New York State will receive $308 million from the U.S. Department of Education to turn 57 troubled schools into success stories, federal officials announced today.
The funds, known as School Improvement Grants, or SIG, will be doled out to New York state school districts in upcoming months. Districts have to submit an application to the state explaining which of the four models — turnaround, restart, closure, and transformation — for school improvement they plan to use. Of the schools the state has classified as “persistently lowest achieving,” 34 are in New York City.
Some of the guidance about which model to chose may come from Mass Insight, a non-profit in Boston that is partnering with six states to help design their turnaround strategies.
U.S. DOE’s press release follows:
NEW YORK TO RECEIVE MORE THAN $308 MILLION TO TURN AROUND ITS PERSISTENTLY LOWEST ACHIEVING SCHOOLS
U.S. Secretary of Education Arne Duncan today announced that New York will receive more than $308 million to turn around its persistently lowest achieving schools through the School Improvement Grants (SIG) program. These funds are part of the $3.5 billion that will be made available to states this spring from money set aside in the 2009 budget and the American Recovery and Reinvestment Act.
“When a school continues to perform in the bottom five percent of the state and isn’t showing signs of growth or has graduation rates below 60 percent, something dramatic needs to be done,” said Duncan. “Turning around our worst performing schools is difficult for everyone but it is critical that we show the courage to do the right thing by kids.”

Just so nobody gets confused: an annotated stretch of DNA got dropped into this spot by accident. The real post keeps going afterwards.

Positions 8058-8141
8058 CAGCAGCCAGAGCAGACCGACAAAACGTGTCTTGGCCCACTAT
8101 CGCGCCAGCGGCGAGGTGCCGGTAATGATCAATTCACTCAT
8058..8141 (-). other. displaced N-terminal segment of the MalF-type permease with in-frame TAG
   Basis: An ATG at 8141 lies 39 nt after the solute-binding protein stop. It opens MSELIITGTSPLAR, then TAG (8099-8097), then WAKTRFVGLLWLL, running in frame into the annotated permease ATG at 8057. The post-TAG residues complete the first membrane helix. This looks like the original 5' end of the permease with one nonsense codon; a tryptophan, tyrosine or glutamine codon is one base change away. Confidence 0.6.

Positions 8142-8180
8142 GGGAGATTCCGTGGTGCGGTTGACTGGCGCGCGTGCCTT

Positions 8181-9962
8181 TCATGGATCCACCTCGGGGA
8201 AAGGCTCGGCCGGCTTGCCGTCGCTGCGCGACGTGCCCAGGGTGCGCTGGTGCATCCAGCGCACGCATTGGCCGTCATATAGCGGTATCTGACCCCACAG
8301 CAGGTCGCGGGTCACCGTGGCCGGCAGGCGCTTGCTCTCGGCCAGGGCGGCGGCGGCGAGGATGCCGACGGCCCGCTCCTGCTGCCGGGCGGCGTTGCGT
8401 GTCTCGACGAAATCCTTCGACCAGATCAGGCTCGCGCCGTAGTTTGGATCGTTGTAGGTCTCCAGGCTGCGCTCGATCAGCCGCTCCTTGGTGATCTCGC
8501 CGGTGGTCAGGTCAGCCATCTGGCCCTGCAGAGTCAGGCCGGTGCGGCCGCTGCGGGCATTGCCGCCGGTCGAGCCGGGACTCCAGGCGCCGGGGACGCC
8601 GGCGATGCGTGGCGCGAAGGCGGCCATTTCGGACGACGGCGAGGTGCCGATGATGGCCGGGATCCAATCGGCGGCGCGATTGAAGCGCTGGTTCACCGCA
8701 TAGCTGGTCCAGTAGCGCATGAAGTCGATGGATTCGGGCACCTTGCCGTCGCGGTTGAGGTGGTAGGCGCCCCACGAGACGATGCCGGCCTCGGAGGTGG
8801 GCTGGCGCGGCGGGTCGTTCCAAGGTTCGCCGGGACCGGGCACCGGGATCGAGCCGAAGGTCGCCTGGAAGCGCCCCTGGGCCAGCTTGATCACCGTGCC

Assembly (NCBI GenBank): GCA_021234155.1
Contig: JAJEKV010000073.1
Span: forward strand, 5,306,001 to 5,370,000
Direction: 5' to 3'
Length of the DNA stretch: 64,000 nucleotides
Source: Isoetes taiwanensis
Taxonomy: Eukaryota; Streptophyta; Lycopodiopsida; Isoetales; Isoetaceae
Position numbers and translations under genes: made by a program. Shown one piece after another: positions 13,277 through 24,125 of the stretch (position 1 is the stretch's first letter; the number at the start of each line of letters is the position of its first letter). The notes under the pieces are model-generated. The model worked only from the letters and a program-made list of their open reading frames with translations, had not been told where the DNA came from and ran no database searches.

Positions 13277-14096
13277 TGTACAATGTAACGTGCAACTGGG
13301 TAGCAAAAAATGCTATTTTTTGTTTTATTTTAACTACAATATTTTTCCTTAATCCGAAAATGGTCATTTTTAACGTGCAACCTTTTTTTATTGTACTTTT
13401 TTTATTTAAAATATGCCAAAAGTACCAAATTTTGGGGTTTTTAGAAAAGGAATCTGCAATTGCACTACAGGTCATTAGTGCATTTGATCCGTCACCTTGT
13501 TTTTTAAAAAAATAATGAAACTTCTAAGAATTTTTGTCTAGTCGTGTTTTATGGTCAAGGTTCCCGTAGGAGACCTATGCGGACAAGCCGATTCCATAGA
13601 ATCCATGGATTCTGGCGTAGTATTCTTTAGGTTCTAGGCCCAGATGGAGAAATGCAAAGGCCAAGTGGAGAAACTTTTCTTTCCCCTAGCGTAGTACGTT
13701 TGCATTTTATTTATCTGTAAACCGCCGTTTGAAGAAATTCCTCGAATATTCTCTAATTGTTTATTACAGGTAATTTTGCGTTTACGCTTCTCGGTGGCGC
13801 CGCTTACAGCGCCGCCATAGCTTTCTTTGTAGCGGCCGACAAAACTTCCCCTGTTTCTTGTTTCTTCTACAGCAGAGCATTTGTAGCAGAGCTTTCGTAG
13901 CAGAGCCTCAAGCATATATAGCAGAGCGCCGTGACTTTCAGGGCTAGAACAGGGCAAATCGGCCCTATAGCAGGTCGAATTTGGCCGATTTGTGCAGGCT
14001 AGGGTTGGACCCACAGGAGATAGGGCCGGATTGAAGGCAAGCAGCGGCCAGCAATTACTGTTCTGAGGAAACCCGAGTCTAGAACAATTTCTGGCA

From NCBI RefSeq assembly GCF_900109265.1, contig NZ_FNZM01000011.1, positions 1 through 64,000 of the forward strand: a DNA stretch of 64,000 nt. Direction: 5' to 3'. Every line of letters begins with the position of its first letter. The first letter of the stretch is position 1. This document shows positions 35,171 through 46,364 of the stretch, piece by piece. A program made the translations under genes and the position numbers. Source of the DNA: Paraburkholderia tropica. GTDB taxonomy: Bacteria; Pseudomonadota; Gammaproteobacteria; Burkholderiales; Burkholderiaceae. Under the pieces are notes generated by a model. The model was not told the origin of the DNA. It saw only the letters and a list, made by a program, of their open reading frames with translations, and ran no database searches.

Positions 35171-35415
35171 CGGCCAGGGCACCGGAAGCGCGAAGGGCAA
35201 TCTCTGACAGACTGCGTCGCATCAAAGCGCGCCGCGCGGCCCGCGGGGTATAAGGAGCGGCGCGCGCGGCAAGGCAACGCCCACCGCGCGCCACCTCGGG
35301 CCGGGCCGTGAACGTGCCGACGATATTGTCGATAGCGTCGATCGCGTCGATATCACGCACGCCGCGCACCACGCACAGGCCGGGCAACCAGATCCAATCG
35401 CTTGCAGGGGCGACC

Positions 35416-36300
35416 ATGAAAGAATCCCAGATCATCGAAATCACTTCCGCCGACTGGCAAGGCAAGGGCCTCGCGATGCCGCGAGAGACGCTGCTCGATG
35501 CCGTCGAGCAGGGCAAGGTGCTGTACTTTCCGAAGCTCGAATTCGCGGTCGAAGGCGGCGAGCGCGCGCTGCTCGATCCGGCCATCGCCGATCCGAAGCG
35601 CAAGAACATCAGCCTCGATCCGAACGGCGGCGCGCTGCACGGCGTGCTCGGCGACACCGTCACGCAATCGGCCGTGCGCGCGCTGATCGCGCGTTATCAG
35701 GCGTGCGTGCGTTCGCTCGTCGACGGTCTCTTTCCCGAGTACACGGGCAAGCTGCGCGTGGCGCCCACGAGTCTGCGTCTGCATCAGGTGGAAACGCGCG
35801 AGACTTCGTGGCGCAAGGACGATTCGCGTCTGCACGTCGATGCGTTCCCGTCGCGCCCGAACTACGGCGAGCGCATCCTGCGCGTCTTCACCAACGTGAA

The $308,772,808 made available to New York is being distributed by formula to the state and will then be competed out by the state to school districts. In order for a school district to apply for these funds, it must have a state-identified “persistently lowest achieving” or a Tier III school — a school that has failed to meet annual yearly progress for two years and is not identified as a persistently lowest achieving school.
However, Tier III schools can only receive funds once all of the state’s persistently lowest achieving schools have received funds. New York’s application, which includes its list of persistently lowest achieving schools, as defined by the state, can be found here: http://www2.ed.gov/programs/sif/summary/index.html.
School districts will apply to the state for the funds this spring. When school districts apply, they must indicate that they will implement one of the following four models in their persistently lowest achieving schools:
- TURNAROUND MODEL: Replace the principal, screen existing school staff, and rehire no more than half the teachers; adopt a new governance structure; and improve the school through curriculum reform, professional development, extending learning time, and other strategies.
- RESTART MODEL: Convert a school or close it and re-open it as a charter school or under an education management organization.
- SCHOOL CLOSURE: Close the school and send the students to higher-achieving schools in the district.
- TRANSFORMATION MODEL: Replace the principal and improve the school through comprehensive curriculum reform, professional development, extending learning time, and other strategies.
Once schools receive SIG funds, they will be able to begin to spend them immediately to turn around schools this fall. States may apply to the Education Department for a waiver to allow them to spend funds over a three-year period. An additional $545,633,000 has been provided for SIG in 2010 and will be awarded to states to fund additional schools in the 2011-12 school year. The department has also made a request for an additional $900 million for the program in the 2011 budget.